Please use this identifier to cite or link to this item:
Title: Studies on the oxygen requirements and hatching mechanisms of the domestic fowl.
Authors: Freeman, B. M. (Barry M)
First Published: 1964
Award date: 1964
Abstract: The oxygen requirements of the chick embryo have been found to increase by at least 100% during hatching. This rise is probably a result of ventilating the newly functioning lungs and maintaining the body temperature at its pre-hatching level. Sustained homeothermic responses become evident only at the moment of escape the shell membranes. There are two essential phenomena in the termination of the embryonic existence. The first is the initiation of pulmonary respiration which appears to result from a high partial pressure of carbon dioxide in the blood stimulating the respiratory centres. Active hatching is the second essential phenomenon and is probably stimulated by an increase in the rate of thyroid hormone secretion. The body temperature of the chick rises after hatching, and is probably a result of the progressive replacement of the yolk with actively metabolizing tissues. There is also a rise in the metabolic rate at this time. Both the absolute oxygen requirements and the metabolic pattern of the growing fowl may be affected by the diet. There is a difference in the response to the diet according to the sex. A period of almost constant oxygen uptake was consistently noted and appeared to be virtually independent of the diet although high levels of dietary protein tended to reduce this depression in the metabolism. At 4 weeks of age a large fall in the metabolic rate was found, especially in RIR x IS chickens. The significance of the fall is not known, but a fundamental change in the physiology of the fowl is indicated.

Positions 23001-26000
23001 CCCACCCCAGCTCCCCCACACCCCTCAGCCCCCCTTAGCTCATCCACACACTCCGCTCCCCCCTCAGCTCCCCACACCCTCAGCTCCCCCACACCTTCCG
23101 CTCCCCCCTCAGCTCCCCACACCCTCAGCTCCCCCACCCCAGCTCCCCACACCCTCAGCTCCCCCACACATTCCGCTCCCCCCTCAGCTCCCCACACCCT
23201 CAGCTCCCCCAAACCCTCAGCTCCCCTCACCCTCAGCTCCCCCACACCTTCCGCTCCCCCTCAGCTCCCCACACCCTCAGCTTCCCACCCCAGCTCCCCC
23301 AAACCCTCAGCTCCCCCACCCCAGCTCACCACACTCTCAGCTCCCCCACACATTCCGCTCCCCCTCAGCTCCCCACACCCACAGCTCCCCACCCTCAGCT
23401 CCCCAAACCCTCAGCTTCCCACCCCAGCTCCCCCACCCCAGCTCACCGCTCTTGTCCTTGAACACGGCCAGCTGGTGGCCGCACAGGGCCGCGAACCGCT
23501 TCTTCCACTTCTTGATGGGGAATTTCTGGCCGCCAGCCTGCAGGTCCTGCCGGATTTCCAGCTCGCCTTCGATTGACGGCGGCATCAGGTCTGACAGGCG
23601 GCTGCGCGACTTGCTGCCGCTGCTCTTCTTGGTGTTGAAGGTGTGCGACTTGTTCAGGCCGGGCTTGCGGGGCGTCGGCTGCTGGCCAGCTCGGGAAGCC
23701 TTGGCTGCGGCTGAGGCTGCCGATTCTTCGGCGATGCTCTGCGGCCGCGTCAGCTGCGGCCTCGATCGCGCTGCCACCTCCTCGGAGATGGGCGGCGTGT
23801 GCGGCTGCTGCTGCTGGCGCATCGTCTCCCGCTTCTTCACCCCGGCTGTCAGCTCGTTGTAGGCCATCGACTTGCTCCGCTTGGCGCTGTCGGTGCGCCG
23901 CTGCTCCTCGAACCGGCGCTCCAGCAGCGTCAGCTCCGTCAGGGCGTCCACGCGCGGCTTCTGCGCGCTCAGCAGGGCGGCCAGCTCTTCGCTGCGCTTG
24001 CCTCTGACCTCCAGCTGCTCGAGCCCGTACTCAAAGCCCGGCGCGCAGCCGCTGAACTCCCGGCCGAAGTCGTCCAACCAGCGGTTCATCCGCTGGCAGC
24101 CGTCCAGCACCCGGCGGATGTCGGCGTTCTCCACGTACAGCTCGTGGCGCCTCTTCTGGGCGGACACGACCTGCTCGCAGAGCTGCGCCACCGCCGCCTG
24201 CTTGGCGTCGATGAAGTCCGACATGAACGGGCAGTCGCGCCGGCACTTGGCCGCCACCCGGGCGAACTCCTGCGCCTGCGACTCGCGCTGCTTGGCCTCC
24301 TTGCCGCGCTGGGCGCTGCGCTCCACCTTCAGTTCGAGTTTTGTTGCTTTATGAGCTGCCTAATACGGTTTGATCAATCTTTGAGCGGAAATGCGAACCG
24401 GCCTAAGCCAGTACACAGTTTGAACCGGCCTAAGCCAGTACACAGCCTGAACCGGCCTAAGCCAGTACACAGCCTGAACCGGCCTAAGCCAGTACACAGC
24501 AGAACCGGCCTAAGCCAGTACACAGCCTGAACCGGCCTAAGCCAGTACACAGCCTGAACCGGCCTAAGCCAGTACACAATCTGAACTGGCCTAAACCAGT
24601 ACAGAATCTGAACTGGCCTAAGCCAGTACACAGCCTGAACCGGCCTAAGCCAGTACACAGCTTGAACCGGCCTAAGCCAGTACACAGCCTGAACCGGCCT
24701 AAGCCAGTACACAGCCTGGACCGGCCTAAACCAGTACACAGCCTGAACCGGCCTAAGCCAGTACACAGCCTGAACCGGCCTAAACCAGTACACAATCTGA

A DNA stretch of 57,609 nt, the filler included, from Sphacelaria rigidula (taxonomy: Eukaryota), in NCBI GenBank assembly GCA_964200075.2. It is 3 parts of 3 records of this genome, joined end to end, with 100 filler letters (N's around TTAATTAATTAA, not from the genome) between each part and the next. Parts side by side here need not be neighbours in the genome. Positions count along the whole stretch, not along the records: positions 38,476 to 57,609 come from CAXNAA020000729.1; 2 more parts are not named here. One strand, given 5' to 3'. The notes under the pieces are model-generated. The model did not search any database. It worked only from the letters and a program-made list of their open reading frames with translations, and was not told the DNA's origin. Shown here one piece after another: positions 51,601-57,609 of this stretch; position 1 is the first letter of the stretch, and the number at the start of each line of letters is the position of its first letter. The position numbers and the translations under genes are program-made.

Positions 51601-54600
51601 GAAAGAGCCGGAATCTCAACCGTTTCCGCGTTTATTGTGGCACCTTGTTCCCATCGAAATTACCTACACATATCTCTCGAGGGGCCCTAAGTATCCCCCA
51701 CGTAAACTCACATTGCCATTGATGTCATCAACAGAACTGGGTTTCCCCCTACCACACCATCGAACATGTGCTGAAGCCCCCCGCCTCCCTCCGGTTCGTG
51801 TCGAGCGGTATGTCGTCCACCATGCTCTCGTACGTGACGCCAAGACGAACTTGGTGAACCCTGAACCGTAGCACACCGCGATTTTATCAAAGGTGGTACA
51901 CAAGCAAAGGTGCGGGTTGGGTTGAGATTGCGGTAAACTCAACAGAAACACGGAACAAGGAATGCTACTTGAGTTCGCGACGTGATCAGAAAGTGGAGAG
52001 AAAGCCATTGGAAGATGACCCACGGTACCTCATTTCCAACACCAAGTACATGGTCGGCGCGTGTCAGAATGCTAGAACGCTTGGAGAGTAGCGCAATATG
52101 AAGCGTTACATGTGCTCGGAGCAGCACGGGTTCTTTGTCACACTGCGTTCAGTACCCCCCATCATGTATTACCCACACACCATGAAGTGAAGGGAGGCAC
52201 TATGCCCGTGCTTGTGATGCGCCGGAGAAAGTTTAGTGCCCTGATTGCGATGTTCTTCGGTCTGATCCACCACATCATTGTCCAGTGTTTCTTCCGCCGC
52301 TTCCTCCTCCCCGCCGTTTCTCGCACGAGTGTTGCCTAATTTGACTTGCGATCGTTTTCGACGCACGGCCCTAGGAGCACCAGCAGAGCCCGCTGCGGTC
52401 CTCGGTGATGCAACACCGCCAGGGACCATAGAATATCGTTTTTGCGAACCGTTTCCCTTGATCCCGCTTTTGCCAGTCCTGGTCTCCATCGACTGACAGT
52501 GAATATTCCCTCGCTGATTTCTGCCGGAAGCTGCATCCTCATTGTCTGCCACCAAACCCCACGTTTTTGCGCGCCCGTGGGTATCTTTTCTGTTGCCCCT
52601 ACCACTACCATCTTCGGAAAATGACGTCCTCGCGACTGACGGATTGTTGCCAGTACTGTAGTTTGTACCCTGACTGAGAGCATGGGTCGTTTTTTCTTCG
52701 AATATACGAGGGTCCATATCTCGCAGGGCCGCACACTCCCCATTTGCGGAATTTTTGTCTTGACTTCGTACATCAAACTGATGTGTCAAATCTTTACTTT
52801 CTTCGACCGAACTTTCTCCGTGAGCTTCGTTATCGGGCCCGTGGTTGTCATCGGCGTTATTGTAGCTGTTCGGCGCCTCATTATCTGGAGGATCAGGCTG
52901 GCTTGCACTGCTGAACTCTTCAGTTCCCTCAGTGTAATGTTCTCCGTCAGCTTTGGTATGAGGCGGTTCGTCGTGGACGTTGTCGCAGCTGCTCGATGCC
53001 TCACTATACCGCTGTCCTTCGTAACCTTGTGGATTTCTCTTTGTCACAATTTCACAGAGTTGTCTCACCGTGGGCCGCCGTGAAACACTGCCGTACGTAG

Type: Thesis
Rights: Copyright © the author. All rights reserved.
Appears in Collections:Theses, College of Medicine, Biological Sciences and Psychology
Leicester Theses

Files in This Item:
File Description SizeFormat 
U280664.pdf36.97 MBAdobe PDFView/Open

Items in LRA are protected by copyright, with all rights reserved, unless otherwise indicated.